09 Nov, 23

Musk: A chip for the visually impaired will be launched in a few years


In recent days, Musk, the world’s richest man who has built quite a lot in the fields of AI large models and satellite Internet, has drawn a “pie” for netizens and the capital market that does not know when to land: vision chips.

Well, on Tuesday, Marcus House, a well-known Australian tech journalist, posted on social media that his 14-year-old son Alex has CRB1 retinal dystrophy, a rare eye disease.

Alex is now almost completely blind in one eye and legally blind in the other. House said that because the condition is so rare, it is difficult for him to find other parents in similar situations, so he hopes to find families in the same situation online, or professionals in the field.

Musk, who spends his days surfing the Web intensely, then replied to the post. The world’s richest man said: “While it may not be much comfort to you, Neuralink is working on a vision chip that is expected to be ready in a few years. After helping people who have lost their body-brain connection achieve phone/computer telepathy, this is our next area of research. We are waiting for regulatory approval for our first human subject.”

Brain-computer interfaces have just entered clinical trials

Musk was referring to Neuralink, a brain science company he founded with a group of scientists in 2016. As the name suggests, the company’s main research direction is brain-computer interface – by developing a device that can be implanted in the brain to enable “brain-machine interaction.”

The company has already unveiled the N1 Implant, a fully implantable wireless brain-computer interface device that contains a chip, a battery, and 1,024 electrodes spread across 64 fillets “thinner than a human hair” to record neural activity.

After years of animal testing, the FDA finally approved Neuralink’s implantable device for human clinical trials in May.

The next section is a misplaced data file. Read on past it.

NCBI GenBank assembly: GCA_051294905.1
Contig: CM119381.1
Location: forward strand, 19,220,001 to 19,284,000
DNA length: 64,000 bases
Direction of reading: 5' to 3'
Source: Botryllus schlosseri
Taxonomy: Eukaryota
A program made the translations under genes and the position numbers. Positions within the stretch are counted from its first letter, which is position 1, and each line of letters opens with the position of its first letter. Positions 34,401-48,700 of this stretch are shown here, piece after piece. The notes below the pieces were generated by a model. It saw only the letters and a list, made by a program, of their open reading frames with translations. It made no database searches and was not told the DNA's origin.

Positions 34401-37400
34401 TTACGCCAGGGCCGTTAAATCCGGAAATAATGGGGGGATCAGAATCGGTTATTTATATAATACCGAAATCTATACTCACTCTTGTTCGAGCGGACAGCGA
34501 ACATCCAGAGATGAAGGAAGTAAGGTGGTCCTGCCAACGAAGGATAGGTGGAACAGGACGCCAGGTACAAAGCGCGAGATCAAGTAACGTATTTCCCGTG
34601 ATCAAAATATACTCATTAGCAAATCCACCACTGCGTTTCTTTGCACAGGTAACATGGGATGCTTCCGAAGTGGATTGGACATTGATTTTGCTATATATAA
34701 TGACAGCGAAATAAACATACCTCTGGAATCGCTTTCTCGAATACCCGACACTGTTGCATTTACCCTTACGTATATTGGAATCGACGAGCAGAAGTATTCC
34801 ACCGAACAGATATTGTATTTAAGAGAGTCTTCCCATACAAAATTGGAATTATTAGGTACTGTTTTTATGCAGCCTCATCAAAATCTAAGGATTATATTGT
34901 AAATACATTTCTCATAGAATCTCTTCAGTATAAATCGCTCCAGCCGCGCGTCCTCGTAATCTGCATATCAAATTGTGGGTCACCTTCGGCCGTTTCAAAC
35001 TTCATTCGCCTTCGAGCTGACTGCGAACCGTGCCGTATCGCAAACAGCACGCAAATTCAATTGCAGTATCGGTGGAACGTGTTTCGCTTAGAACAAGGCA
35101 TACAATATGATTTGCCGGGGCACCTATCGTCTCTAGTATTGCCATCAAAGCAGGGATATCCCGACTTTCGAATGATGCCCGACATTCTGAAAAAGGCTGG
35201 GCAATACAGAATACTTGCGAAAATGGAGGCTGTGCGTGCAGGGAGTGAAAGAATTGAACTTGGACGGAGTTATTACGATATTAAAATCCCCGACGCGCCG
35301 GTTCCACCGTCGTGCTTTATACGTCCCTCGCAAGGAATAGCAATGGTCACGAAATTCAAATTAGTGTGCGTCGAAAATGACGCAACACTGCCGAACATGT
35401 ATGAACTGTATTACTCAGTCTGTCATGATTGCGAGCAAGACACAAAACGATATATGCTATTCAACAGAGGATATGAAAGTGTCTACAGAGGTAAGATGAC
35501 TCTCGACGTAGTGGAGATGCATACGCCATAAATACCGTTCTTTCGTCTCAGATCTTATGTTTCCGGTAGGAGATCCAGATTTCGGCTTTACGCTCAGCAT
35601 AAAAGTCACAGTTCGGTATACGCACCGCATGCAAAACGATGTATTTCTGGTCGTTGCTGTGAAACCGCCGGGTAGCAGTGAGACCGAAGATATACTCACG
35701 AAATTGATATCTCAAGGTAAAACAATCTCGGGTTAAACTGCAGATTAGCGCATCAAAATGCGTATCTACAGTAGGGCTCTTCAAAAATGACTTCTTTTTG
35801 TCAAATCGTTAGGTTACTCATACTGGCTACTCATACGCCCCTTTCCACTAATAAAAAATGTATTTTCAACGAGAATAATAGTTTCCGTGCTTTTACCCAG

For this stage of the goal, Musk said many years ago: our first pursuit is a wireless implantable chip that will enable paralyzed patients (whether they are quadriplegics or high paraplegics) to control a computer, mouse, mobile phone or any device just by thinking… This will obviously be a huge boost and greatly simplify their lives. Musk calls it a Fitbit buried in a skull.

After months of preparation, Neuralink announced on September 19 that it was enrolling patients in its first clinical trial. The company announced that it wanted to recruit patients with limited limb function due to spinal cord injury or amyotrophic lateral sclerosis (ALS) who have not shown improvement for at least one year after the injury, who are at least 22 years old and have a stable and reliable guardian, who have no history of active implants or seizures, and who have no medical conditions requiring magnetic resonance imaging (MRI).

Neuralink revealed that the primary trial will run for 18 months, and with follow-up, the total trial period will be closer to six years. If the trial is successful, it could help boost industry and regulatory confidence and put BCI related use cases on the fast track.

Obviously, unlike the big rocket, which can “fight every failure,” the standard for conducting experiments on human brains is obviously much higher. Musk had said he wanted to start human trials in 2020, but after years of wrangling with the FDA, approval was not granted until this year. It also makes his description of a vision chip being released “years from now” seem a little distant.

According to the National Eye Institute, serious vision-related illnesses are on a long-term upward trend, with approximately 1.3 million blind and 2.9 million amblyopia patients in the United States today, and those numbers are likely to grow to 2.2 million and 5 million by 2030.